US Bombing Syrian Troops Would Be Illegal

by Marjorie Cohn 22 June 2016

Violating U.S. and International Law

Under the War Powers Resolution (WPR), the President can introduce U.S. troops into hostilities, or into situations

“where imminent involvement in hostilities is clearly indicated by the circumstances,”

only

  1. after a Congressional declaration of war,
  2. with “specific statutory authorization,” or
  3. in “a national emergency created by attack upon the United States, its territories or possessions, or its armed forces.”

None of three conditions that would allow the president to use military force in Syria is present at this time.

First, Congress has not declared war.

Second, neither the 2001 Authorization for the Use of Military Force (AUMF), which George W. Bush used to invade Afghanistan, nor the 2002 AUMF, which Bush used to invade Iraq would provide a legal basis for an attack on Syria at the present time.

Third, there has been no attack on the United States or U.S. armed forces.

Thus, an armed attack on Syria would violate the WPR.

Even if a military attack on Syria did not run afoul of the WPR, it would violate the United Nations Charter, a treaty the U.S. has ratified, making it part of U.S. law under the Constitution’s Supremacy Clause. Article 2(4) of the Charter says that states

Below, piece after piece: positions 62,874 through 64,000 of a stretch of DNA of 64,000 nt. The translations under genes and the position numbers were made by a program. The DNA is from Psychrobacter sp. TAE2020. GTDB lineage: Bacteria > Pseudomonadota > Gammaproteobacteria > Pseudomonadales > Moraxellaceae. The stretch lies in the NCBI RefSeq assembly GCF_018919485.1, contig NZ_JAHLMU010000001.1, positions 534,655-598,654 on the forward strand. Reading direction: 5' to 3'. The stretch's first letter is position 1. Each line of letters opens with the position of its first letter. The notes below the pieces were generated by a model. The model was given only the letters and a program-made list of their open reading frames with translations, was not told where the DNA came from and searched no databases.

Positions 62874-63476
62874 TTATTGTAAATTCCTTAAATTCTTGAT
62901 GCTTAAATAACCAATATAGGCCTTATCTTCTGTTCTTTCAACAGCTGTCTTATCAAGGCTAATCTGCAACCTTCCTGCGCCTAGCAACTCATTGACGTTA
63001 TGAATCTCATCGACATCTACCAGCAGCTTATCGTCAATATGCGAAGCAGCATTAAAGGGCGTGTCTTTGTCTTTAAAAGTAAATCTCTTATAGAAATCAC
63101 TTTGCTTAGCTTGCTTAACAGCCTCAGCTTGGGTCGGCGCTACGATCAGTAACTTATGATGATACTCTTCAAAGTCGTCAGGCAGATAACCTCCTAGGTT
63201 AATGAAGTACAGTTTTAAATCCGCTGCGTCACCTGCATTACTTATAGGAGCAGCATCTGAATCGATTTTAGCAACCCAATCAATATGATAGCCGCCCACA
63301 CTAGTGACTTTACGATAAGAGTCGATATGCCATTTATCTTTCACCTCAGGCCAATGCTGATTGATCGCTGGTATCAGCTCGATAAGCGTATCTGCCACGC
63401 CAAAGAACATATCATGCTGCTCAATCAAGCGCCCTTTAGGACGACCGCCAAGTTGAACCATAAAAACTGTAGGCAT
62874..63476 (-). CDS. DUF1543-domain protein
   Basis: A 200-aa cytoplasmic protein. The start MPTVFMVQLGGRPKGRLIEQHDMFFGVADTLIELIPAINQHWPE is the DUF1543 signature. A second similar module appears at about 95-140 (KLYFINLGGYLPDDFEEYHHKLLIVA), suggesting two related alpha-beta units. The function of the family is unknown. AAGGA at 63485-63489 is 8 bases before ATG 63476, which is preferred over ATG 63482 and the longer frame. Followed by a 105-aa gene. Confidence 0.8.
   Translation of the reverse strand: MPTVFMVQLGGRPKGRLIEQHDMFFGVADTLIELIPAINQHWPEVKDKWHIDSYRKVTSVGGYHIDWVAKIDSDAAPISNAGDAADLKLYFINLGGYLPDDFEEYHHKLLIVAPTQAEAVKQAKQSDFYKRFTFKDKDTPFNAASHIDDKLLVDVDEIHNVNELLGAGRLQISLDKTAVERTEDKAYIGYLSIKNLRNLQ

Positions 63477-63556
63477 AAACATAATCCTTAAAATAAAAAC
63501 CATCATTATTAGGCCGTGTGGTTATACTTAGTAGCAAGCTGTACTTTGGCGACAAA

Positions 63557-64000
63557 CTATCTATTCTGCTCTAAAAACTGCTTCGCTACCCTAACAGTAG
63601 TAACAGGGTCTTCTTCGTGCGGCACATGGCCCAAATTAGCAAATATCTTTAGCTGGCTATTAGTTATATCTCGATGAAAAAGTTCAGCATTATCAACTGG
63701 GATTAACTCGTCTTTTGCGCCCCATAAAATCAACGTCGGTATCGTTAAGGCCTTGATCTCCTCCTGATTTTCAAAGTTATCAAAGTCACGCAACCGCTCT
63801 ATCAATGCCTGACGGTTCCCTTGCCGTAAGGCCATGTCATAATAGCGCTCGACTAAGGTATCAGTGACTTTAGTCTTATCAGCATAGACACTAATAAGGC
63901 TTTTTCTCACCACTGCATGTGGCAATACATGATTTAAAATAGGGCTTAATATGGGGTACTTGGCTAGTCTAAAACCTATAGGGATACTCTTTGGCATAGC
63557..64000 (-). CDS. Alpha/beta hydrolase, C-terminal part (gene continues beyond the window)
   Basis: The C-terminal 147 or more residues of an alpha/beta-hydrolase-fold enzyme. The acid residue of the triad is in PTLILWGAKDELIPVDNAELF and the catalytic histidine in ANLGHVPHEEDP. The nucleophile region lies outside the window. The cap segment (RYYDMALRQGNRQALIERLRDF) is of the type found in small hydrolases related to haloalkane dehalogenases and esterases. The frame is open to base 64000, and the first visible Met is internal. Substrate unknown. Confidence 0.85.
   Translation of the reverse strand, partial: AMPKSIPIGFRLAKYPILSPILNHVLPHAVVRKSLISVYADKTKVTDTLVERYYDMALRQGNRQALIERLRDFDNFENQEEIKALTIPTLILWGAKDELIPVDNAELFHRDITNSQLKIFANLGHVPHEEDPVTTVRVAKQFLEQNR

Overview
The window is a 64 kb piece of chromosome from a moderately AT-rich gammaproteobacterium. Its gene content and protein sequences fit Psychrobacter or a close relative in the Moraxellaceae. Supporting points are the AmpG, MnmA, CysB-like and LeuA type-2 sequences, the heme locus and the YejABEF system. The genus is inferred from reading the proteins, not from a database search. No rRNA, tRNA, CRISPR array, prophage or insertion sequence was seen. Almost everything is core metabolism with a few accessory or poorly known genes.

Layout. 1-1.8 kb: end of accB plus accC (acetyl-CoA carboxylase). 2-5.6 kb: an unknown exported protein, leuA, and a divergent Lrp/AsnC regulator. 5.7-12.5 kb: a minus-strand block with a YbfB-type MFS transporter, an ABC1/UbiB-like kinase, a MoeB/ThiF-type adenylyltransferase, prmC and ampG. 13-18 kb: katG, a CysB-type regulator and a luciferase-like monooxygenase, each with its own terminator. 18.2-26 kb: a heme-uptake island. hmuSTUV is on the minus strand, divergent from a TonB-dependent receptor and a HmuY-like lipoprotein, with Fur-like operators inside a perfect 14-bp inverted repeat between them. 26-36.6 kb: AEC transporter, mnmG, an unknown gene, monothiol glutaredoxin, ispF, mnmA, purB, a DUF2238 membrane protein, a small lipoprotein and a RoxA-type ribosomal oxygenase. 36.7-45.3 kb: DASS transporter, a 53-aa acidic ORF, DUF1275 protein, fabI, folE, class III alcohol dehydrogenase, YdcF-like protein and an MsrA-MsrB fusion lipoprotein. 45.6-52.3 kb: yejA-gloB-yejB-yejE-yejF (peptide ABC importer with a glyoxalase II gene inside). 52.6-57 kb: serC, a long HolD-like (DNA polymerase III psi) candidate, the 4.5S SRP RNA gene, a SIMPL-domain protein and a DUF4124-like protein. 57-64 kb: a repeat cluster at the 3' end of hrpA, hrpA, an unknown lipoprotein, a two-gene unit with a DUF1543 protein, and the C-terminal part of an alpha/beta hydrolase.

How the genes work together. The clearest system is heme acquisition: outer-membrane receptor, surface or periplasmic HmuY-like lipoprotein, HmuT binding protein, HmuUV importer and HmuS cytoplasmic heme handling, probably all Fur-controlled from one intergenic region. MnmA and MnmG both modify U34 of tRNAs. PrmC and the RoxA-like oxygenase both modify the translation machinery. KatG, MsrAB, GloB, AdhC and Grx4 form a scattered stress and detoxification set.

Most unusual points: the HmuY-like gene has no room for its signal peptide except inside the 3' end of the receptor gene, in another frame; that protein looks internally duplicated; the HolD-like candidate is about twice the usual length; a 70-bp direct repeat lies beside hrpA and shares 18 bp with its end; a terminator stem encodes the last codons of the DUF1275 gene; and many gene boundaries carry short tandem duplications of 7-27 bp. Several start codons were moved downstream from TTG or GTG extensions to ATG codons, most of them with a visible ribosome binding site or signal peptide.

“shall refrain in their international relations from the threat or use of force against the territorial integrity or political independence of any state.”

The Charter only allows a military attack on another country in the case of self-defense or when the Security Council authorizes it; neither has occurred in this case. Assad’s government has not attacked the United States, and the Council has not approved military strikes on Syria.

Indeed, Security Council Resolution 2254, to which the cable refers, nowhere authorizes the use of military force, and ends with the words,

“[The Security Council] decides to remain actively seized of the matter.”

This means that the Council has not delegated the power to attack Syria to any entity other than itself.

If the U.S. were to mount an armed attack on Syria, the Charter would give Assad a valid self-defense claim, and Russia could legally assist Assad in collective self-defense under Article 51 of the Charter.

Moreover, forcible “regime change” would violate Article 1 of the International Covenant on Civil and Political Rights, which the U.S. has also ratified.

Marjorie Cohn is professor emerita at Thomas Jefferson School of Law, former president of the National Lawyers Guild, and deputy secretary general of the International Association of Democratic Lawyers. A member of the national advisory board of Veterans for Peace, Cohn’s latest book is Drones and Targeted Killing: Legal, Moral, and Geopolitical Issues. Visit her website at http://marjoriecohn.com/ and follow her on Twitter at @marjoriecohn.